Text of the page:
This might sound obvious, but if you want to build a more engaged workforce you need to, well, engage. That means, whether you are a CEO or a frontline manager, you need to be working hard to connect, face-to-face, with your people. That can mean anything from walking around and making pit stops in offices and cubicles to holding town hall discussions with your teams and staying to answer questions afterward. But most leaders simply can’t make time to sit down with every person in the company, in every office around the world, on a regular basis. It’s mathematically impossible. So what should leaders do instead?
In my experience as CEO of Red Hat, I’ve learned to keep the lines of communication open and find ways to connect with associates when I can, either in person when the opportunity presents itself, or virtually via email and other electronic correspondence. Being accessible and approachable is critical to effective leadership.
For example, recently I was involved in a roundtable of CIOs from many of our customer companies where I was talking about leadership lessons (like this one) from my book, The Open Organization. As it happened, there were a few Red Hatters in the audience as well. After the meeting wrapped up, a couple of these associates came right up to me to talk about some of the themes in the book that resonated with them. They also recommended several other books they thought I would appreciate. I love that this happened because it shows that members of the organization whom I have never met before are comfortable approaching me and having candid discussions with me about leadership. How many CEOs with close to 8,000 associates at their company can say the same?
As powerful as accessibility is—and without it engagement is impossible—I’ve learned that nothing builds engagement more than being accountable to the people in your organization. You simply have to have the confidence to own your mistakes and admit when you’re wrong.
Being a leader doesn’t mean that you’re always right or that you won’t err. What being a leader does mean is airing the reasons for why you did something and then making yourself accountable for the results—even if those you’re accountable to don’t directly work for you.
That’s how you truly sow the seeds of engagement. Think about it: who would you rather trust—the person who denies anything is amiss or the person who admits their error and then follows up with a plan to correct it? Better yet, what if that same person who admits they made a mistake reaches out to their team for ideas on how to make things right? I’ve found that leaders who show their vulnerability, and admit that they are human, foster greater engagement among their associates.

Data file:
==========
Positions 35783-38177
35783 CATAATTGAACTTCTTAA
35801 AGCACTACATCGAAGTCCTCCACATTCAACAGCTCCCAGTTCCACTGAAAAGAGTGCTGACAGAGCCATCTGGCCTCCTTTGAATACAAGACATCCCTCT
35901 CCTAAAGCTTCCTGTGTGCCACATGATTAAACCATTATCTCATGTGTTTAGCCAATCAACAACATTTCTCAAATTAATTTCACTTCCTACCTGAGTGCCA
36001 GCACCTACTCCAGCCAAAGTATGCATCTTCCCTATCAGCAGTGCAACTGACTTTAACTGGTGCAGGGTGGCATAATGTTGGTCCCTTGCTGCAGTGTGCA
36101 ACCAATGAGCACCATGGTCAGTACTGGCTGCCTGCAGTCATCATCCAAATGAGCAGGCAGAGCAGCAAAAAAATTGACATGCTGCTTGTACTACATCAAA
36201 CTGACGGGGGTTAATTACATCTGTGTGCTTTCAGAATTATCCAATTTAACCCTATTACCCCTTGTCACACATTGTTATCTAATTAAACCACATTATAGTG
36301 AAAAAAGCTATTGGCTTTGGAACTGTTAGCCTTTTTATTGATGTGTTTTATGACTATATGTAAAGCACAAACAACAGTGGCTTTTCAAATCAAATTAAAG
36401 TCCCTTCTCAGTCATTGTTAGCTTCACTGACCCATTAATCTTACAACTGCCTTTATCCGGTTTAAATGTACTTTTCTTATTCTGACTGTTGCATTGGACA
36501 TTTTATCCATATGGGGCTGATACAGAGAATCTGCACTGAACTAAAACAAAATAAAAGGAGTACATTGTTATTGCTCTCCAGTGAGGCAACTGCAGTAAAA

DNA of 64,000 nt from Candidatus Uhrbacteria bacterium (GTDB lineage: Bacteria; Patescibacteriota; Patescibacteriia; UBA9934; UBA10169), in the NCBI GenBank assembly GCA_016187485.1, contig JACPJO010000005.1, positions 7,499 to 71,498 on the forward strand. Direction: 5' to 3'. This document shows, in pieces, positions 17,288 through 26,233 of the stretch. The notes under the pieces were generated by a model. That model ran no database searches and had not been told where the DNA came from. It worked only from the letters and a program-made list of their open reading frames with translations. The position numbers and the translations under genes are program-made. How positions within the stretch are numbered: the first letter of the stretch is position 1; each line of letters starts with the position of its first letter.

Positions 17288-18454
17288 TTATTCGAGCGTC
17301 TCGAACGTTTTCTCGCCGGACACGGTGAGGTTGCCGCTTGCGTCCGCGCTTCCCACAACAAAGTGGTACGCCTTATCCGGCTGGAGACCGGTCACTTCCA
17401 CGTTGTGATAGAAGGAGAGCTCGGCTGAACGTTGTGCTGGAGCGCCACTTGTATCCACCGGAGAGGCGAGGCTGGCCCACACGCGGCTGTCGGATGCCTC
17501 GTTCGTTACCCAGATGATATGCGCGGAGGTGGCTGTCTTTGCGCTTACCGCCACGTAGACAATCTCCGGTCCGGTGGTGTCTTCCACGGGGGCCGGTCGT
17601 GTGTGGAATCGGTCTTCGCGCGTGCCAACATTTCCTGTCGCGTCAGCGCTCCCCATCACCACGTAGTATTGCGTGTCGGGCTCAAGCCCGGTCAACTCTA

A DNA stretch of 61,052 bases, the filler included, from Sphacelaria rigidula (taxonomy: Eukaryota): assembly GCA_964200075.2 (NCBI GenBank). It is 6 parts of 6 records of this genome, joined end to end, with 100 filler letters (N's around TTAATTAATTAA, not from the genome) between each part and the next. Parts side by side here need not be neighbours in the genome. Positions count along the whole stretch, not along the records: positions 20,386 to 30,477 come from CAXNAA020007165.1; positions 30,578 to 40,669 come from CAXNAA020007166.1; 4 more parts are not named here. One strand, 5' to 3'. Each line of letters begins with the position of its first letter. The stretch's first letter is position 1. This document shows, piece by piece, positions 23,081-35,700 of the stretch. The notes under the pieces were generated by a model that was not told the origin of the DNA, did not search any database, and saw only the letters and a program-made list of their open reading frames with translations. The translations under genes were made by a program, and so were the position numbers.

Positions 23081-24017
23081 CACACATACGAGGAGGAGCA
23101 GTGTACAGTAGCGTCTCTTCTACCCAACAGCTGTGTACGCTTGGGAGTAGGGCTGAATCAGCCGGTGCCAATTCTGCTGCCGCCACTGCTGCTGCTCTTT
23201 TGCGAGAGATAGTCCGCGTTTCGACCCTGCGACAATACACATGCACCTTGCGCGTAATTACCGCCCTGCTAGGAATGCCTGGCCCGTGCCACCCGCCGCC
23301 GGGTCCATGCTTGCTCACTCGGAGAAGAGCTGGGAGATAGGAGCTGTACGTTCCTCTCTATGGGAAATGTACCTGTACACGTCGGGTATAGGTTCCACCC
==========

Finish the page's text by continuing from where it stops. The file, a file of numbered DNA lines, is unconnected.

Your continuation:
I speak from experience. Early on in my tenure as CEO of Red Hat, we acquired a company whose underlying technology wasn’t entirely open source. But rewriting the code and making it open source was going to mean months of work, something I didn’t think we could afford. So, after much debate and back-and-forth, I made the call to go to market with the product as is. Big mistake. It soon became clear that both our associates and our customers disliked using the product. There was only one thing to do at that point: rewrite the code. Only now, instead of being a few months behind schedule, we would be off by more than a year. Ouch.
Of course, there was quite a bit of anger and frustration among Red Hatters about the extended delay. But I owned it. I put myself out to the company and my board of directors by admitting I was wrong and that we were going to do our best to address the mistake.
I realized that our associates deserved to hear the story of why we made the decision as much as the board did. When you don’t make the time to explain why you made your decision, people will often assume the worst all on their own: that you’re detached, dumb, or don’t care. But when I made the time to explain the rationale—that we had in fact put a lot of thought into it—people finally understood.
Many Red Hatters told me how much they appreciated that I admitted my mistake. They also appreciated that I explained how I came to make the decision in the first place. That earned me their trust. If you want to have engaged employees, in other words, you need to explain why decisions were made. That’s how you build engagement—which also makes you a stronger leader.
In short, being accessible, answering questions, admitting mistakes, and saying you’re sorry aren’t liabilities. They are exactly the tools you can use to build your credibility and authority to lead.
By Jim Whitehurst
Source: Harvard Business Review
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